History of Piers

ake a good guess. How many piers do you estimate there are betv Ramon's Village and the high school? Quite a lot, eh? Now close your eyes and imagine San Pedro, a fishing village, with only one pier standing right where the main pier is in front of Big Daddy's. Yes, there was a time when there was only one pier for many years.

The main pier was a short wooden pier, some 100 feet long built by government of Belize and maintained by the village councils. Every five years or so, the government would send planks and other pieces of lumber and the village council with local labour would repair the pier. It was public and used by everyone - fishing boats, fruit boats, cargo boats, and an occasional visit of a yacht, or even the visit of the British Governor on board the government motor boats known as La Patricia or the Lolette. That main pier was also the site for a lot of fishing, especially night hand line fishing. Additionally the main pier was the village's favorite swimming spot and on any given afternoon, one would find some 50 children, boys and girls, swimming at the white spots on both sides of the main pier, which incidentally was quite deep from beginning to end.

When the main pier became too small, too short and too narrow, the government extended it by another 100 feet, this time out of concrete.

A second early pier was known as "el muelle del astillero" and located more or less by the Sunbreeze area. This was a very long pier built by Blake to load coconuts into the cargo boats. At that time it was the last pier and also the end of the village. Another early pier belonged to one Roger Reid who was married to Nela Blake; he too exported coconuts and built this pier right where Paradise Villas are located.

Two other early piers were private piers. One belonged to a Belize City businesswoman, Mrs. Serafina Encalada and this pier had a krawl, an enclosed swimming area with a small house. That one was exactly where the Tackle Box Bar is located. The other one belonged to another Belize City businessman, one Mr. Ayuso and was in front of his vacation house where Spindrift is at present.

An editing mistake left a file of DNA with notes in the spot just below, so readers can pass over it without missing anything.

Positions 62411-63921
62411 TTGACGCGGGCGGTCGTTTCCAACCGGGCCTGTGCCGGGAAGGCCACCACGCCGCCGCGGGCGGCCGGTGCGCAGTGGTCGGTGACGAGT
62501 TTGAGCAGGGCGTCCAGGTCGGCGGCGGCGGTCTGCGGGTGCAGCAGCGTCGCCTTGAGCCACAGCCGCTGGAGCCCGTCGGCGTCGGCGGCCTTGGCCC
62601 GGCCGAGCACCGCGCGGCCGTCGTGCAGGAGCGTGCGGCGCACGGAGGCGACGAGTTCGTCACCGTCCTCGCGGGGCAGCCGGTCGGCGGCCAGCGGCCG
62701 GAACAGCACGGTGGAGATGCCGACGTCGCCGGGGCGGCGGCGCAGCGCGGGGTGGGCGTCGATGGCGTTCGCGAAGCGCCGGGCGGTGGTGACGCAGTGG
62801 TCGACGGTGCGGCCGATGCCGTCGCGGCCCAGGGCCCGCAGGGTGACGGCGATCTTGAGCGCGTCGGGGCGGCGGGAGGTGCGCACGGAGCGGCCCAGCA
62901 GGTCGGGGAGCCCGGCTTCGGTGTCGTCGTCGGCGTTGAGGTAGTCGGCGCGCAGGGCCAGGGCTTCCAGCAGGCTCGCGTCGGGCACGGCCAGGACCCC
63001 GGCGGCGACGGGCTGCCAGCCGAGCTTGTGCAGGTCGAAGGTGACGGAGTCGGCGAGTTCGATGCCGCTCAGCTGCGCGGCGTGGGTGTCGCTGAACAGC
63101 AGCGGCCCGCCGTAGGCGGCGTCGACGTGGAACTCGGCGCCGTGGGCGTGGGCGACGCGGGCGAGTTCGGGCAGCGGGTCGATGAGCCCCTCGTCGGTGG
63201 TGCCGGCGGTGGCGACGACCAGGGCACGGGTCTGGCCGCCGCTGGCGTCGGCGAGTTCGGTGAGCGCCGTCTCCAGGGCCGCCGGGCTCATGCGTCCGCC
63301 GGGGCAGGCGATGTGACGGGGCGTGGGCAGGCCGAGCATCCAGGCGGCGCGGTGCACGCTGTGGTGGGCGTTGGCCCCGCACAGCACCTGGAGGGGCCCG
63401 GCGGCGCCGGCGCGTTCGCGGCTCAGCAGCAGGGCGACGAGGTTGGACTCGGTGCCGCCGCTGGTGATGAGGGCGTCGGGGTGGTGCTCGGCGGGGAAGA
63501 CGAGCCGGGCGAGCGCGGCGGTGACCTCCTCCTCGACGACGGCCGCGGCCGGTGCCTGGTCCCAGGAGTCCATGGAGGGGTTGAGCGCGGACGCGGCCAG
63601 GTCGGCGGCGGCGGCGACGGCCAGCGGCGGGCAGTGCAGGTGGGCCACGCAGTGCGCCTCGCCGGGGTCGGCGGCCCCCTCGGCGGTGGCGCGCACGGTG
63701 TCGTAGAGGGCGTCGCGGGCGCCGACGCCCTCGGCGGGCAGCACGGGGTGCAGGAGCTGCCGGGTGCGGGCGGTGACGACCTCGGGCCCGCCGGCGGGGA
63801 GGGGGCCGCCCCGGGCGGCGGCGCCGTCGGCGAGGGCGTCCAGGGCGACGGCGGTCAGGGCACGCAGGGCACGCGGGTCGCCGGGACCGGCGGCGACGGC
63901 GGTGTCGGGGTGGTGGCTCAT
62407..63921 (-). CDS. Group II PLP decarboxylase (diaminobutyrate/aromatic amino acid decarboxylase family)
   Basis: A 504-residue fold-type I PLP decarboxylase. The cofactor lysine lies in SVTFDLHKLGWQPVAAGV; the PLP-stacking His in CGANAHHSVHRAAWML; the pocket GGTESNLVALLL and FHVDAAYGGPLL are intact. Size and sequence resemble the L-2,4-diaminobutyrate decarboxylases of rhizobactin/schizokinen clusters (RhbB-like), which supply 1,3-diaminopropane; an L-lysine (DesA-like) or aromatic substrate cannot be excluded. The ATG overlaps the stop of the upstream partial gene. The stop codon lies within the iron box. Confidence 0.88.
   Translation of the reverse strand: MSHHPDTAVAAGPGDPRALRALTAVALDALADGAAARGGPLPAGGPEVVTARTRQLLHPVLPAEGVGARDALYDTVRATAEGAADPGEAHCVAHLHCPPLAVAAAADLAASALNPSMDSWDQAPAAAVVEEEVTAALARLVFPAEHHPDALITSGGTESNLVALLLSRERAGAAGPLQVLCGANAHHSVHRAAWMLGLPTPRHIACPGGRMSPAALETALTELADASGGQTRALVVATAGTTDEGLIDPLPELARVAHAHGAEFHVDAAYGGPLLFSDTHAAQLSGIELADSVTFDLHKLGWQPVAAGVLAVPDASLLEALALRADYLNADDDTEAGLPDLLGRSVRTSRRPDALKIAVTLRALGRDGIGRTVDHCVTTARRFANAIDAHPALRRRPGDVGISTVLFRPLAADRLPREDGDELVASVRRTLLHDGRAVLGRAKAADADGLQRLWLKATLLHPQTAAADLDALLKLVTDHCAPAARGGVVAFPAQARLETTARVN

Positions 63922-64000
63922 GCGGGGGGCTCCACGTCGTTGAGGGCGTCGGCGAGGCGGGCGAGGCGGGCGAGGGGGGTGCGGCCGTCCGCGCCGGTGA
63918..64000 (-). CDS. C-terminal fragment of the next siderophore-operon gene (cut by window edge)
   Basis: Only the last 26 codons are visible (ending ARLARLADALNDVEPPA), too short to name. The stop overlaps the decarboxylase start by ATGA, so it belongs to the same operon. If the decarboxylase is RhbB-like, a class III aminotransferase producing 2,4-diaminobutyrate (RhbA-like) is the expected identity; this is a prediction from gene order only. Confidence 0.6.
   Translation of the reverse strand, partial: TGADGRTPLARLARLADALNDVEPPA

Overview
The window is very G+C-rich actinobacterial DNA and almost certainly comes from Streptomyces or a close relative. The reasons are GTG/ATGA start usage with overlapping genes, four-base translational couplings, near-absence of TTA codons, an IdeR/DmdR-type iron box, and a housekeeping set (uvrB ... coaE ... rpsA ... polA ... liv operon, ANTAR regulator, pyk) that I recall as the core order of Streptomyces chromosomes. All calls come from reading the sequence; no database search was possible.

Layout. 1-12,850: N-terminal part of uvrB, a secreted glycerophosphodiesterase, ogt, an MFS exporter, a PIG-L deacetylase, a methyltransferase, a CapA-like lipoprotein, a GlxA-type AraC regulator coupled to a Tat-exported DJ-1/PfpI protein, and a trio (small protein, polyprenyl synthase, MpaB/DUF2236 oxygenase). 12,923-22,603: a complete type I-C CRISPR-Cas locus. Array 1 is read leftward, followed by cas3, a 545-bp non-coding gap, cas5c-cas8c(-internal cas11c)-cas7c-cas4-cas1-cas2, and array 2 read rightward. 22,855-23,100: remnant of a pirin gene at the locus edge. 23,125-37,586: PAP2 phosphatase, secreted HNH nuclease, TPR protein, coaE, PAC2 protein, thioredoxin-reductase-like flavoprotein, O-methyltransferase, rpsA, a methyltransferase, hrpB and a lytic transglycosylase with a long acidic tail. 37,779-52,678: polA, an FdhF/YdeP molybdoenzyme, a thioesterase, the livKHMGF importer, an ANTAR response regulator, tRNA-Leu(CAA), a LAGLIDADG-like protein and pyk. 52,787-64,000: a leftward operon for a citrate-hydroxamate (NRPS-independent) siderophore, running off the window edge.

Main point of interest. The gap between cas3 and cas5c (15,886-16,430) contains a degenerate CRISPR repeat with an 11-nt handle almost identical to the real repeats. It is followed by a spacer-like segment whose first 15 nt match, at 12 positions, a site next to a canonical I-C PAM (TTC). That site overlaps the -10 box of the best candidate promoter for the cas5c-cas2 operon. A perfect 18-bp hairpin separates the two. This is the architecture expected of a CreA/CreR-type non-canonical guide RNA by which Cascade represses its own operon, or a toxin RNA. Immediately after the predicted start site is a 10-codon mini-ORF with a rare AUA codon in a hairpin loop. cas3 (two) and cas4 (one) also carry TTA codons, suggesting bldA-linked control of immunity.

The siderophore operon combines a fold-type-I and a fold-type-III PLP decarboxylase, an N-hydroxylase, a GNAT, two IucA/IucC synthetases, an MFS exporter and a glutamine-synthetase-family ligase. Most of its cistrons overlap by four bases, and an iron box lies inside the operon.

Thereafter came the tourism industry and piers developed at random to serve the interests of the hotels. Holiday and Paradise Hotels were among the first ones to build theirs. Other hotels followed and soon there were dive shops, then air compressors, restaurants, bars, gift shops, gas stations, palapas, boat garages, and what have you.

Now back to your guess question. There are 21 piers, many of them with structures between Ramon's and the high school. If you add the rest of the beachfront, there are over 60 of them. In some spots they are very congested. Some are eye sores. Others are elegant. All of them serve a specific purpose, so I guess we need them all.

The question now is where will we go from now and what else will built? Who all are entitled the right to build? Can you build only if you live on the beach and only in front of your property? Are these piers private or must they be public? Can you prevent people from walking up them? Can you charge a fee for docking? Can you conduct a business on public land, I mean water. Who should have the control - Central Government or the Town Board or the Housing and Planning Committee? This matter about piers is a very controversial issue and Twenty Five Years Ago recommends that it be looked into soon- soon before I start building mine on the canal adjacent to my house, and soon before someone else comes up with the idea of a discotheque or a mechanic shop or even a convenience store.

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